Eva: I would say for me, the biggest change is that being in this band has both forced me to become a lot more self-aware and also a lot more confident. We are around each other so much, and we essentially live together around the world and work together—it’s a lot of time together, and it’s really humbling to have a group of people around you who see you at your absolute worst and best and love you and support you regardless of where you’re at. We’re so close as bandmates, and that’s a really lucky and wonderful thing that I don’t take for granted. This whole band started because Spencer said, “I bet you’ve been secretly writing songs,” and he was totally right! And this band wouldn’t have happened if he didn’t believe in me. I’m lucky enough to have bandmates who ignore me or force me to do things I don’t think I can do. Like, I didn’t think I could play guitar, and I’d say “Don’t give me this part, I’ll mess it up,” and they’d just say, ‘No, you’ll be fine.’ They are always putting me in a position to grow as a person and I feel really lucky.

Sam: That was a way better answer than mine. I think I want to double down on that. [Laughs]


Charly Bliss
June 29
The Casbah


Other Recommended Shows This Week:

Eric B & Rakim (June 20, House of Blues): Two of the best and most influential albums in hip-hop history—Paid in Full and Follow the Leader—have crossed the 30-year mark. And the two men behind them are still bringing those rap Rosetta stones to audiences three decades later.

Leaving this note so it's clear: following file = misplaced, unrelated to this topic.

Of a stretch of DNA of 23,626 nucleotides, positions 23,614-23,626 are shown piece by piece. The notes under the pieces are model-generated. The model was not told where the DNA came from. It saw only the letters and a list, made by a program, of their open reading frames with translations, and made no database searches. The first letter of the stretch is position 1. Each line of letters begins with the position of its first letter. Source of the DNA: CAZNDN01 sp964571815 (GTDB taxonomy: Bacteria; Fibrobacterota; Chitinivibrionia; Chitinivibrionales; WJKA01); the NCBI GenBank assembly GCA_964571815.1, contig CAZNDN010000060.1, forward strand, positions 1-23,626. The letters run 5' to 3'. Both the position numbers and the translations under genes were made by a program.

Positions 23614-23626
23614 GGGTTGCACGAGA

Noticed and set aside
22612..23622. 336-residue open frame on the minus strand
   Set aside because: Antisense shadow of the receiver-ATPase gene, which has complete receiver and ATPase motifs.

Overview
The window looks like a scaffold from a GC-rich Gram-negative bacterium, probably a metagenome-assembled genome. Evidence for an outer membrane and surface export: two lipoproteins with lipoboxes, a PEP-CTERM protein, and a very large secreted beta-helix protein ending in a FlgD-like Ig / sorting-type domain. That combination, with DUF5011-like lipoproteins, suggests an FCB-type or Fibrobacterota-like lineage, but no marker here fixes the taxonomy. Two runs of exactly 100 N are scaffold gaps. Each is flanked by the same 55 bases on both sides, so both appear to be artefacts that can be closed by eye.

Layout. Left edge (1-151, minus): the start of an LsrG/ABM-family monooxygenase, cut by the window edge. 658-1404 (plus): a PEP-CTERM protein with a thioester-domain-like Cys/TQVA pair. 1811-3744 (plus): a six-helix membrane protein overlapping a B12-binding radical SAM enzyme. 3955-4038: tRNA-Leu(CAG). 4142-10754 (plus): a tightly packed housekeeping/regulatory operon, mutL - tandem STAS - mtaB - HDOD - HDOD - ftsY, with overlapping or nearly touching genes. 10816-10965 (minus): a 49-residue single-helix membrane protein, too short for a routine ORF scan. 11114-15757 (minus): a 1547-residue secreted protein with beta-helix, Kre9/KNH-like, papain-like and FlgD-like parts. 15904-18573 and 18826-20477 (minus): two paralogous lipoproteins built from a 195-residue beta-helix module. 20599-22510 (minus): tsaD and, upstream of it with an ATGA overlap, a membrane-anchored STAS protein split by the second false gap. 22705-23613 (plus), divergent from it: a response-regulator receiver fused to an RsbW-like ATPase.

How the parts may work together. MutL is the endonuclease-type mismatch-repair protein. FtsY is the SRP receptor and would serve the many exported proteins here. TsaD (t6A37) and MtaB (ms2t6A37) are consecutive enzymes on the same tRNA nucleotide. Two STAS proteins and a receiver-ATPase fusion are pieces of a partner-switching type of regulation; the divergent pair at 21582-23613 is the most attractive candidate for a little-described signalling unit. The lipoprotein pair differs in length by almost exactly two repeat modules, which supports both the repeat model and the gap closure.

Mattson 2 (June 20, Belly Up): Twin brothers Jared and Jonathan Mattson make music that blurs the line between indie rock, jazz, and surf rock, and it’s one of the more interesting sounds to come out of San Diego. They recently collaborated with synth-pop artist Toro y Moi, which was a cool combination, but they more than hold their own as an instrumental unit.

Anderson .Paak & the Free Nationals (June 26, Open Air Theatre): This was one of the shows I highlighted in my Summer Concert Preview, in large part because Paak’s 2016 album, Malibu, hasn’t lost its freshness in three years. But do yourself a favor and check out any live videos of Paak on YouTube to witness pure joy in the form of live music.